This week we have enjoyed sunshine, mixed with some crisp autumnal temperatures, just right for walking my dog Poppy....and on Wednesday enjoying a society golf day at Lamberhurst Golf Club with the trees in varying degrees of beautiful autumnal colours.....
The English Apple Man looks back fondly to a time when we had finished apple picking, the fruit was safely in store and there was time to relax; with the pressure off, 'otherwise essential' tasks could be 'left until tomorrow'....
Sunny days in late September and early October 'sparkle' with a clarity which enhances the definition of the horizon and the trees in the eye-line. On Monday a visit to a new enterprise near Shipbourne in West Kent where a young entrepreneur is creating a new business distilling waste apples into high quality spirits.
Below: a view from the Coach House across the Greensand Ridge countryside....
William (Will) Edge grew up in Sevenoaks in Kent and after his schooling in Sevenoaks studying computer science and economics he followed a 13 year career in IT, Marketing and Finance in London. With no ambition to spend the rest of his working life 'at a keyboard' he set about restructuring his life and realising a dream. Always a keen 'hobbyist' - 'cider making and brewing' one of his passions; he even created his own cider for his wedding to Melissa in 2009. Will narrowed his focus down to 'distilling'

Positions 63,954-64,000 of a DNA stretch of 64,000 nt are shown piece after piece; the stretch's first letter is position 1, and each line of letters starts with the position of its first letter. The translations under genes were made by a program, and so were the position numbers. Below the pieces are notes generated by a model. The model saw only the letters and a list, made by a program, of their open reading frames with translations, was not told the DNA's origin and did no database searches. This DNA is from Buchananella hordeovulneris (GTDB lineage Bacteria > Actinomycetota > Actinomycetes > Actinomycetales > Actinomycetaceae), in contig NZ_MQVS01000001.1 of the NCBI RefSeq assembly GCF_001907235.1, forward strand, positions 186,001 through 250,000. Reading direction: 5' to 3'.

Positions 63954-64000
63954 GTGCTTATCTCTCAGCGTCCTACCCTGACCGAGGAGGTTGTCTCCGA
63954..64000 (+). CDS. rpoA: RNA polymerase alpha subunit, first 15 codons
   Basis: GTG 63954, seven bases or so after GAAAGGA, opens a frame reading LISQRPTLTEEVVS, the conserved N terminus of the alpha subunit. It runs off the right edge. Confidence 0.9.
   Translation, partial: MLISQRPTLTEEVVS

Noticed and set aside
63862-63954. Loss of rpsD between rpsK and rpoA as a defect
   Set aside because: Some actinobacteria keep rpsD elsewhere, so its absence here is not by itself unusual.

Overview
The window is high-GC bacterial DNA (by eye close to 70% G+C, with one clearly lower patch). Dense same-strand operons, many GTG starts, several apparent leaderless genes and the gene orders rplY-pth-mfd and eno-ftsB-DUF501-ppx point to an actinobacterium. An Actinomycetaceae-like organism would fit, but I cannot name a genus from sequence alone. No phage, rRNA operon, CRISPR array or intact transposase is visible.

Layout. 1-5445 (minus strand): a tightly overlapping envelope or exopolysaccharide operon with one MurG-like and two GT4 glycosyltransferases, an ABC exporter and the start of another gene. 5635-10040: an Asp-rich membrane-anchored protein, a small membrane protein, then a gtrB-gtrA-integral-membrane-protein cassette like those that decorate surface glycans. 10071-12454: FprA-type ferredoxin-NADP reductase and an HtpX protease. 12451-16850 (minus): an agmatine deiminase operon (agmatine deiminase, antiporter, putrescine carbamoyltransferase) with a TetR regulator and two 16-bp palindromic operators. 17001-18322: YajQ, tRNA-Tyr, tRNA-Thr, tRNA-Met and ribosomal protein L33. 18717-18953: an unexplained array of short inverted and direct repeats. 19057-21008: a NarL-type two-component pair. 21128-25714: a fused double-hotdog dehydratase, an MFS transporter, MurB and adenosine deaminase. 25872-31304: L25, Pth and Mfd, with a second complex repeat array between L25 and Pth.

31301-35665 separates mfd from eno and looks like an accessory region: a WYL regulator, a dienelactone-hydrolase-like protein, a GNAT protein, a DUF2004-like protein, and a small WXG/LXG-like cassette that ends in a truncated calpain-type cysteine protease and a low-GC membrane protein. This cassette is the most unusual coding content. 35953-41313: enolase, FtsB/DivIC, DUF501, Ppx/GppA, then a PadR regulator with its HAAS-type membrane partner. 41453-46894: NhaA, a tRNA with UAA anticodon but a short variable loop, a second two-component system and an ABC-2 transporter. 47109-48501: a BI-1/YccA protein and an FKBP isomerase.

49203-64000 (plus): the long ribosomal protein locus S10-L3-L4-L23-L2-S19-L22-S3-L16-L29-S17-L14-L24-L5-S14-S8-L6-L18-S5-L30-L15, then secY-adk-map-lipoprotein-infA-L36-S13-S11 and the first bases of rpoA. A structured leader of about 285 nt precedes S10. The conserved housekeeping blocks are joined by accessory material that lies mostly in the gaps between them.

While still involved in his corporate career, Will spent three and a half years gaining a Masters Degree in 'Brewing & Distilling studying at Heriot-Watt University (the Harvard of Distilling) - still working in London he and Melissa started a family; Jacob is now 6 and Saskia 4.
The International Centre for Brewing and Distilling (ICBD) is a unique teaching and research facility. The centre is based on a partnership between industry and academics, and makes up part of the School of Engineering & Physical Sciences located in the Riccarton campus of Heriot-Watt University, Edinburgh.
The ICBD is the only organisation in the UK to offer both Honours and Masters degrees in Brewing and Distilling. As such, the centre not only supplies the industry with new-blood graduates, but with services, expertise and facilities consistent with the standards required in the local, national, and international markets. A variety of courses are available both on campus and by distance learning.